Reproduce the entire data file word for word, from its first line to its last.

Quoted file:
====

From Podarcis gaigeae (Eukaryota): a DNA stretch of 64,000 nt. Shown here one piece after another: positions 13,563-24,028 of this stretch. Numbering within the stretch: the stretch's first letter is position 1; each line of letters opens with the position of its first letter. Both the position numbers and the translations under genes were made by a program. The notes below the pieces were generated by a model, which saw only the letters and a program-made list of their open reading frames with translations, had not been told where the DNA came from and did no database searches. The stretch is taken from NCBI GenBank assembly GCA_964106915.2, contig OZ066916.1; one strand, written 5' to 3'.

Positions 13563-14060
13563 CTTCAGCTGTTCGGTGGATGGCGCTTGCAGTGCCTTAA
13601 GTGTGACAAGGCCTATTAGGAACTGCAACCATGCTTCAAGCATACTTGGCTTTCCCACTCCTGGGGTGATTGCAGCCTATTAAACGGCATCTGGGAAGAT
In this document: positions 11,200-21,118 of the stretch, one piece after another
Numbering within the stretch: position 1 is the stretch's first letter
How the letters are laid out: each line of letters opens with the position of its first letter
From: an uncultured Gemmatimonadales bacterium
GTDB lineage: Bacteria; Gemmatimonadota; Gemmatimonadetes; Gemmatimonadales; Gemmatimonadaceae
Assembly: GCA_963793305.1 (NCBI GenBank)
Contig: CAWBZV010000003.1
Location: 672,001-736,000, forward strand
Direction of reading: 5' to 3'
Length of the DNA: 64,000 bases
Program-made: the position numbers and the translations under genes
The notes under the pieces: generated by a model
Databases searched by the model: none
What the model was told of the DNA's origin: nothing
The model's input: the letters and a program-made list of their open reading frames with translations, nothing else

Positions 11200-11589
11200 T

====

From Podarcis gaigeae (Eukaryota): a DNA stretch of 64,000 nt. Shown here one piece after another: positions 13,563-24,028 of this stretch. Numbering within the stretch: the stretch's first letter is position 1; each line of letters opens with the position of its first letter. Both the position numbers and the translations under genes were made by a program. The notes below the pieces were generated by a model, which saw only the letters and a program-made list of their open reading frames with translations, had not been told where the DNA came from and did no database searches. The stretch is taken from NCBI GenBank assembly GCA_964106915.2, contig OZ066916.1; one strand, written 5' to 3'.

Positions 13563-14060
13563 CTTCAGCTGTTCGGTGGATGGCGCTTGCAGTGCCTTAA
13601 GTGTGACAAGGCCTATTAGGAACTGCAACCATGCTTCAAGCATACTTGGCTTTCCCACTCCTGGGGTGATTGCAGCCTATTAAACGGCATCTGGGAAGAT
In this document: positions 11,200-21,118 of the stretch, one piece after another
Numbering within the stretch: position 1 is the stretch's first letter
How the letters are laid out: each line of letters opens with the position of its first letter
From: an uncultured Gemmatimonadales bacterium
GTDB lineage: Bacteria; Gemmatimonadota; Gemmatimonadetes; Gemmatimonadales; Gemmatimonadaceae
Assembly: GCA_963793305.1 (NCBI GenBank)
Contig: CAWBZV010000003.1
Location: 672,001-736,000, forward strand
Direction of reading: 5' to 3'
Length of the DNA: 64,000 bases
Program-made: the position numbers and the translations under genes
The notes under the pieces: generated by a model
Databases searched by the model: none
What the model was told of the DNA's origin: nothing
The model's input: the letters and a program-made list of their open reading frames with translations, nothing else

Positions 11200-11589
11200 T